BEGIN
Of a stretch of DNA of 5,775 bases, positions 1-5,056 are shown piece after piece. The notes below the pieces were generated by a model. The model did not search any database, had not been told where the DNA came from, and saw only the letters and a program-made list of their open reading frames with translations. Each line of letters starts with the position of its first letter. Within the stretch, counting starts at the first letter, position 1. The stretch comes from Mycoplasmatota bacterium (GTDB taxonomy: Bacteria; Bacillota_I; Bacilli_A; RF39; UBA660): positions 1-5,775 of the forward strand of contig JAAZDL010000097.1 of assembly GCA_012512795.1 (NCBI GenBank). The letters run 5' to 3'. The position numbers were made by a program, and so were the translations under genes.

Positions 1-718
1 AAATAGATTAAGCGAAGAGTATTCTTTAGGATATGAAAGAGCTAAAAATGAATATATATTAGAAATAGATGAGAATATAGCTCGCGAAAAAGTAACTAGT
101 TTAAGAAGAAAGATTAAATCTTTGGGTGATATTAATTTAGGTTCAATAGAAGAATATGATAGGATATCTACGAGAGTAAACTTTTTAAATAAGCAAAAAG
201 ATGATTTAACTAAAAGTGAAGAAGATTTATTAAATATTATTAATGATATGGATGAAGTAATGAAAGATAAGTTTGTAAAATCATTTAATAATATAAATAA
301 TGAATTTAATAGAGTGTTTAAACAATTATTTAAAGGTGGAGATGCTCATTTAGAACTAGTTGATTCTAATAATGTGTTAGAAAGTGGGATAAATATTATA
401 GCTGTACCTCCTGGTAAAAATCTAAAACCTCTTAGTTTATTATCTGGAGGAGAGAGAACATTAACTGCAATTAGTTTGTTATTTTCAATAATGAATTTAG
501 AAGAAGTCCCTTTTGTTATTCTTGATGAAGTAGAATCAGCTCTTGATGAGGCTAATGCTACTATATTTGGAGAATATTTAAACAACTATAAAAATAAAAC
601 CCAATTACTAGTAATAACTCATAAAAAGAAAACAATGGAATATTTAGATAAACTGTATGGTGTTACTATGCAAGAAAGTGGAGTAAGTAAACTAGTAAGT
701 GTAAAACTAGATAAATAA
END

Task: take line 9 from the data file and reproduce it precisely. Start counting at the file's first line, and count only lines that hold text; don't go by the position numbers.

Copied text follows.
601 CCAATTACTAGTAATAACTCATAAAAAGAAAACAATGGAATATTTAGATAAACTGTATGGTGTTACTATGCAAGAAAGTGGAGTAAGTAAACTAGTAAGT